- Tempeh Taco Bowl. Serve the filling over rice, with all the fixin’s. I like to add a runny egg on top, because that is my way, and I think you’ll like it if you join me.
- Tempeh Tacos with Black Beans. Stretch your filling even further by adding a can of rinsed, drained black beans.
- Tempeh Nachos. Sprinkle it over chips, warm it in the oven, and add all of your favorite toppings.
- Tempeh Power Bowl. Mix with roasted vegetables and rice or cauliflower rice. Add an avocado and a drizzle of the tahini dressing from these Whole30 Vegetarian Power Bowls.
More Hearty Meatless Meals
- Vegetarian Pot Pie
- Instant Pot Lentil Soup
- Tofu Tikka Masala
- Portobello Mushroom Burger
- Vegan Enchiladas
Recommended Tools to Make This Recipe
- Cheese Grater. Both a box grater or a microplane grater are great for shredding your sweet potato.
- Nonstick Skillet. This set is an investment, but they’ll last a lifetime.
- Citrus Juicer. Makes light work of juicing lemons and limes.
Ready to try this tempeh recipe? I’d love to hear what you think!
As always, if you make these tacos please let me know how they turn out for you. Your comments and ratings keep me going and are so helpful to others also.
- 1/4 cup water
- 1 medium lime, zest and juice - (about 2 tablespoons juice and ¾ teaspoon zest)
- 1 tablespoon pure maple syrup
- 2 1/2 tablespoons ground chili powder
- 2 teaspoons liquid smoke - optional—if not using consider adding 1/2 teaspoon chipotle chili powder, which is spicy and smoky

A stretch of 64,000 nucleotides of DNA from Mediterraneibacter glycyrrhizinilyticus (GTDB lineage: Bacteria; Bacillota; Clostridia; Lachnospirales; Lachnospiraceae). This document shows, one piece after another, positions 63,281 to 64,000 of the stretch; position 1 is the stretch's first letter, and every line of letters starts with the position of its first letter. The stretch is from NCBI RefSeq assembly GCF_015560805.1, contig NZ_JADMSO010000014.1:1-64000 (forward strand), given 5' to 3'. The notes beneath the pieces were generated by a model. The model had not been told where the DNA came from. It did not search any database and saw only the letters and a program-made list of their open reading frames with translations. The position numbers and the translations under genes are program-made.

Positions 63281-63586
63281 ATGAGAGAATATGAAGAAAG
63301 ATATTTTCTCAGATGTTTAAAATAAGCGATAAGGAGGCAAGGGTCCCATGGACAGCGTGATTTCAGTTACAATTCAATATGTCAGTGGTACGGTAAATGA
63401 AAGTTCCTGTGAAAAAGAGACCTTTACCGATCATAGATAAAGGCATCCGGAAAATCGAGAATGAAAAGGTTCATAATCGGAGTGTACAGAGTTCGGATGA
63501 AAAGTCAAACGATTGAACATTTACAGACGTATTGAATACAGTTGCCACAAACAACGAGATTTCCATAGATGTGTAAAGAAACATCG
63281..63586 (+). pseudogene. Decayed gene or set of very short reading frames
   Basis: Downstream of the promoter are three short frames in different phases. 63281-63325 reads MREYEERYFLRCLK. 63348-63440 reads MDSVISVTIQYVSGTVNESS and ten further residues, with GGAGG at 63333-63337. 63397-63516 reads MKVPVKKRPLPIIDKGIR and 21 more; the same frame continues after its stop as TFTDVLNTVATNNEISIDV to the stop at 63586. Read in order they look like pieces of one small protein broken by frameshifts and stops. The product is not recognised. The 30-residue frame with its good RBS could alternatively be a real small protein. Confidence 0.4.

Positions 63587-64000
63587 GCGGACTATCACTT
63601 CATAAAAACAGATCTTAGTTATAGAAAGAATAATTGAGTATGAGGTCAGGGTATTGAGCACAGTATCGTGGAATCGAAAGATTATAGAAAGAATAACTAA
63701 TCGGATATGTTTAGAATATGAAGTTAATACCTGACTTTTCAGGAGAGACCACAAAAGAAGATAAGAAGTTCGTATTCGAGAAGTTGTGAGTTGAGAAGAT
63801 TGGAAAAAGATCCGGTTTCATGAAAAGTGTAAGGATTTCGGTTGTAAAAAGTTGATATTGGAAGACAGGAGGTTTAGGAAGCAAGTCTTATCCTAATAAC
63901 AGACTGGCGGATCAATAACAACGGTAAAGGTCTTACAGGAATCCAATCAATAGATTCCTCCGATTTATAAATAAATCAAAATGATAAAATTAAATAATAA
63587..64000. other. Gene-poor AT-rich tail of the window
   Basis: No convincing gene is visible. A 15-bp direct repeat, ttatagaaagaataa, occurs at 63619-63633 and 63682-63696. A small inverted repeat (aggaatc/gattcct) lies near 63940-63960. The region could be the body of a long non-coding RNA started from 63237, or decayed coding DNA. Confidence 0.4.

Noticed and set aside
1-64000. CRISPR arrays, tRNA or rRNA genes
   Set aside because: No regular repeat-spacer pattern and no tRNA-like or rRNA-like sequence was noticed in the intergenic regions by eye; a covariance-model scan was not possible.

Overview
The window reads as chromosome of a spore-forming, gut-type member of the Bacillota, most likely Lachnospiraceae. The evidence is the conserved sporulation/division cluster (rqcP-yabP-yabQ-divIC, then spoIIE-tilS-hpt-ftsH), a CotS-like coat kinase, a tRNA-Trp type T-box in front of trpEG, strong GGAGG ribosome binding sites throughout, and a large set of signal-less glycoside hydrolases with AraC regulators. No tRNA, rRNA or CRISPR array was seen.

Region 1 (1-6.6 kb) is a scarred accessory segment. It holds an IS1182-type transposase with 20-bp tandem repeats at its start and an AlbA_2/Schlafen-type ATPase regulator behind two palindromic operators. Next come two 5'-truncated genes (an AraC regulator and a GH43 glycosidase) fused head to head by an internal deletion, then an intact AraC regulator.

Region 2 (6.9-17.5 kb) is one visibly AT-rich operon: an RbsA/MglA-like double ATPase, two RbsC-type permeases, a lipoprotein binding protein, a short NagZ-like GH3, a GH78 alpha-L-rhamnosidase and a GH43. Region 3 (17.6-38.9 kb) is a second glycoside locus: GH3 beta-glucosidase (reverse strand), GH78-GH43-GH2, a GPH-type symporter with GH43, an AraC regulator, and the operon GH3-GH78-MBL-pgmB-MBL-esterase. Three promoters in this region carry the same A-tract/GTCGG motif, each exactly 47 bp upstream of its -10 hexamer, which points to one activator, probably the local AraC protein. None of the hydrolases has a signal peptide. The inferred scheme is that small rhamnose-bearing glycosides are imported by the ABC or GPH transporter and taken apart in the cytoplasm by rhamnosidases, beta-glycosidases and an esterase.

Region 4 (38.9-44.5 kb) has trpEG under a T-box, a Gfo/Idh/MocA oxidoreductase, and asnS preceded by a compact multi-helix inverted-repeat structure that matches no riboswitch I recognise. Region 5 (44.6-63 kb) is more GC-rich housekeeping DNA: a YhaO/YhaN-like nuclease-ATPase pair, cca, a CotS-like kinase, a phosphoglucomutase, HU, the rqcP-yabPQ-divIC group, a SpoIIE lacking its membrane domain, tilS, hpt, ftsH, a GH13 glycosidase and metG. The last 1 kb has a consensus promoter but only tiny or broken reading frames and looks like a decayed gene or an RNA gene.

- 2 teaspoons smoked paprika
- 1 teaspoon ground cumin
- 1 teaspoon garlic powder
- 1 teaspoon onion powder
- 1 small sweet potato - scrubbed
- 1 tablespoon extra virgin olive oil
- 8 ounces tempeh - I used Lightlife Original
- 3 tablespoons low sodium soy sauce
- Corn or flour tortillas
- Toppings: - diced avocado, thinly sliced jalapeño, chopped fresh cilantro, salsa
- In a small mixing bowl or larger liquid measuring cup, whisk together the water, lime zest, lime juice, maple syrup, chili powder, liquid smoke, smoked paprika, cumin, garlic powder, and onion powder. Set aside.
- With a box grater, plane-style grater, or the shredding blade of a food process, shred the sweet potato (no need to peel it). You should have about 2 heaping cups. Set aside.
- Heat the oil in a large nonstick skillet over medium heat. Break the tempeh into small pieces. Cook, continuing to break it up, for 2 minutes until just turning golden. Fold in the sweet potato, dispersing it evenly with the tempeh. Stir in the soy sauce. Cook until the sweet potato begins to soften, about 4 minutes more.
- While the sweet potato cooks, warm the tortillas. I like to spread them on a baking sheet and pop them into a 300 degree oven for a few minutes. You also can warm them in an ungreased skillet, cooking them for a minute or two on each side. If you'd like to keep them warm for a longer period, stack them, then wrap them in foil until ready to serve or keep them wrapped in a 200 degree F oven.
- Add the sauce. Let cook until the sauce has thickened slightly, about 3 more minutes. Taste and adjust seasoning as desired. Pile inside the warm tortillas, add any and all toppings, and enjoy!
- TO STORE: Place leftover taco filling in an airtight storage container in the refrigerator for up to 4 days. Store tortillas and toppings separately.
- TO REHEAT: Gently rewarm tempeh filling in a large nonstick skillet on the stovetop over medium-low heat. You can also reheat this dish in the microwave. Pile into tortillas just before serving.
- TO FREEZE: Let your tempeh filling cool completely, then store it in an airtight freezer-safe storage container in the freezer for up to 3 months. Let thaw overnight in the refrigerator before reheating.